Leon Hiro Davis, Andres Marin, and I had planned on climbing Panbari (6,905m) for quite some time. It had been on my radar ever since the first ascent a decade earlier (AAJ 2007). A photo of the jutting south ridge was simply too much to resist—it was one of the most beautiful unclimbed features I had ever seen.
The three of us arrived in Kathmandu, having realized just one day before that a French team (Thomas Arfi, Damien Tomasi, and Fanny Tomasi-Schmutz) had their sights on the same objective and would be on the exact same schedule as us. We made plans to meet up for dinner in Kathmandu, and it was quickly apparent that we would all get along well. It was a tough situation, since both teams wanted to be the first, but we agreed to work together for as long as we could. Throughout the hike to base camp and subsequent weeks of acclimatization, we all became good friends.
Both teams held their cards close, but when we all felt acclimatized, it was agreed that we should work almost as one cohesive team. The Americans would be on one rope and the French on another, but each would assist the other and hope for a total success.
Conditions in that part of the Himalaya were exceptionally dry in late 2017. There was not so much as a speck of snow below 6,000m. All of our photos showed gullies choked with old snow low on the mountain, but we found these same gullies to be completely dry and choked only with steep talus and shifting boulders. In mid-October, on our second trip up a major gully (after a gear cache and initial reconnaissance), we had a very close call with rockfall at about 5,100m. The six of us were in close proximity when a volley of rocks came crashing down from an adjoining wall. They peppered all around us, but miraculously no one was injured.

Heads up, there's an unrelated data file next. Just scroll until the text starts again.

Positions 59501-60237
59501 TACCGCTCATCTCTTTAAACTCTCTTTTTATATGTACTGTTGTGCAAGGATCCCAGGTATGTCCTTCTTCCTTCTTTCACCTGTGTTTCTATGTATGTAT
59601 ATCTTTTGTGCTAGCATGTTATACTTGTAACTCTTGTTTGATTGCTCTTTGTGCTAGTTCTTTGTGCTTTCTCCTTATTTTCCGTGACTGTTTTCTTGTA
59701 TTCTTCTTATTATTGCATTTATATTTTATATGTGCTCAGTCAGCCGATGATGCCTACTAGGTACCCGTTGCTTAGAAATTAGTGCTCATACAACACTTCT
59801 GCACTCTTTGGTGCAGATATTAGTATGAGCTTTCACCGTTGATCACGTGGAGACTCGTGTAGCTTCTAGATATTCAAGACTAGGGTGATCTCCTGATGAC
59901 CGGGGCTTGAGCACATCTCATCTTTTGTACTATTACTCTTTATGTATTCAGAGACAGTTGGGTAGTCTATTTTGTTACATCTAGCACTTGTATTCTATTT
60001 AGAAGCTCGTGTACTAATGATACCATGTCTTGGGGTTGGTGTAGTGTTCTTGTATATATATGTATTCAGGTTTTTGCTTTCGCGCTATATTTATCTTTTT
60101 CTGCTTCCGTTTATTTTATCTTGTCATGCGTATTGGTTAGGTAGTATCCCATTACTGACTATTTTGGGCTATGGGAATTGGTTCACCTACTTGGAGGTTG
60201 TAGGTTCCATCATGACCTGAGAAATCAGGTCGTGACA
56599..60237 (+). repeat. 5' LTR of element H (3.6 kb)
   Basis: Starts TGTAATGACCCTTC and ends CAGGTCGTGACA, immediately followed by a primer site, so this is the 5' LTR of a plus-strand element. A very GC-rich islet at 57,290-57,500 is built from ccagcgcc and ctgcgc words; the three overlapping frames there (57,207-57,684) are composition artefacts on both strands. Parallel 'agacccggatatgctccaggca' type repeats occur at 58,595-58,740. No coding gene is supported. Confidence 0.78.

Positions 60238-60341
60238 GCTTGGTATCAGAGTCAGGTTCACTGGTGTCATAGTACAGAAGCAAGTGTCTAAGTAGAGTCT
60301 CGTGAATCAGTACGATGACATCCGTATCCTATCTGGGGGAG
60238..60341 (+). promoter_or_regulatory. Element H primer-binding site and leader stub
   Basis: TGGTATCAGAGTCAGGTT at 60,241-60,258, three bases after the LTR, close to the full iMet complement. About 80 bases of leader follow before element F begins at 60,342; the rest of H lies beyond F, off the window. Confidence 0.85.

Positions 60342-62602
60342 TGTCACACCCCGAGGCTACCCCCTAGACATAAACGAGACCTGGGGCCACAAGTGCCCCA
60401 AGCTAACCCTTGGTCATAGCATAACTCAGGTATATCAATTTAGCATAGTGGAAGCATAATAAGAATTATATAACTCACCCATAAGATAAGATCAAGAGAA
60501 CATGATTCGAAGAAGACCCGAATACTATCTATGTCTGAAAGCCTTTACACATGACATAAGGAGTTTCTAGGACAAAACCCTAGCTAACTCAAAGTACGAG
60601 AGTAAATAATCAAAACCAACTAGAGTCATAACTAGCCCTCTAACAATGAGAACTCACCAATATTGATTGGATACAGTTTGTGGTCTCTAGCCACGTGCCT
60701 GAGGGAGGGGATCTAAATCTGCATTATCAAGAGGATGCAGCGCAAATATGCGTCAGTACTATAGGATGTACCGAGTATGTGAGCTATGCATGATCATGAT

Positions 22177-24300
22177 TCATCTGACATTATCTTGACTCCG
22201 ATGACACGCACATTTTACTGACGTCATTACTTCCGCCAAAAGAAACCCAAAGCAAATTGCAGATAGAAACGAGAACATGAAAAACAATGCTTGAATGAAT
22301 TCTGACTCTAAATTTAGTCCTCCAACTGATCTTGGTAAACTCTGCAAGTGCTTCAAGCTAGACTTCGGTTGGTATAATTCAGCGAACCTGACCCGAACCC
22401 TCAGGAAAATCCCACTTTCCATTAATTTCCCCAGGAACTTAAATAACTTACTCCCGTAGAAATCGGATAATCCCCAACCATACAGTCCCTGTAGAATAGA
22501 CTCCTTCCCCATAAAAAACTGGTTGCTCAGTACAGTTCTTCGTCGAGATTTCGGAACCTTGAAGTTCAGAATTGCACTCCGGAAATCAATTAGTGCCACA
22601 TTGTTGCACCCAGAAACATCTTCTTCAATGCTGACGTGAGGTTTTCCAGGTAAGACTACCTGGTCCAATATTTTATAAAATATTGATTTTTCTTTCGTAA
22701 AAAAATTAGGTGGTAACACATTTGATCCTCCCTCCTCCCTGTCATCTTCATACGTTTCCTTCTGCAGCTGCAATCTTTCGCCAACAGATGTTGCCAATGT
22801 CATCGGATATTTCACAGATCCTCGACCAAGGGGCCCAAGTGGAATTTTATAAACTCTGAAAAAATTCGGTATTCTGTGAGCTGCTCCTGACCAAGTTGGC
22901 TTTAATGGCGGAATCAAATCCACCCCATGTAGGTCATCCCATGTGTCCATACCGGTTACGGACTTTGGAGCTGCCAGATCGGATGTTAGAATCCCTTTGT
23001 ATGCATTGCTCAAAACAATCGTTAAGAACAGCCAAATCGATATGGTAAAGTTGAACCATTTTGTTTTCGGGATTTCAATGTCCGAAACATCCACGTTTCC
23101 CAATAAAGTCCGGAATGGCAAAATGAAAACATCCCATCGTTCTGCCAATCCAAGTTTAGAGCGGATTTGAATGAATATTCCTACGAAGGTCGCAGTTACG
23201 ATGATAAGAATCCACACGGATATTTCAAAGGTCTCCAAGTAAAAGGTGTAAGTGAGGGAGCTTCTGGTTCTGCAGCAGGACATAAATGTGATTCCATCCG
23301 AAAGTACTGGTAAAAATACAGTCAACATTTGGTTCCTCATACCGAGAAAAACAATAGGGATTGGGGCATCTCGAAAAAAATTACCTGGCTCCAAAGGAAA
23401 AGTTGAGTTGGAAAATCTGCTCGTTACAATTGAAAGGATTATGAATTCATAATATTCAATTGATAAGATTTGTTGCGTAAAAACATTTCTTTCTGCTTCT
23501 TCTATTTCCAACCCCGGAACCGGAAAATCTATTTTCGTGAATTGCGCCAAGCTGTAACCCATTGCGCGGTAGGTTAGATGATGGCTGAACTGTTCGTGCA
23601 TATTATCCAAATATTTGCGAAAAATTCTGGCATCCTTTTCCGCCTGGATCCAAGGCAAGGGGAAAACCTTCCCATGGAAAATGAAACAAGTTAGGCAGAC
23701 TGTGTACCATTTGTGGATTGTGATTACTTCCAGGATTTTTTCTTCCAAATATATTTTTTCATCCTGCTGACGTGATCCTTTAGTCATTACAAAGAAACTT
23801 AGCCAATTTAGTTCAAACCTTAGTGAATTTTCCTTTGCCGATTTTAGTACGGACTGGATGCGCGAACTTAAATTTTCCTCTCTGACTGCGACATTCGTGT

We continued up the gully and eventually joined the lower ridge. The rock quality (although granite) was horrendous. I would step on a large slab and the whole thing would teeter-totter over the void.
Both teams camped at around 5,400m, and the next morning the French quickly decided (rightly) to descend. We chose to stick around and consider moving forward. The rock ahead looked just as bad, and there were many spots where we would be terribly exposed to rockfall. We witnessed a few incidents and made the call to descend soon after the French.
There are many mountains that I fail on and fill me with a desire to return. Panbari is not one of them. Perhaps in radically different conditions (much more snow) it would be a different story, but I am happy to let this one go. [This expedition was funded in part by an AAC Cutting Edge Grant.]
– Clint Helander, AAC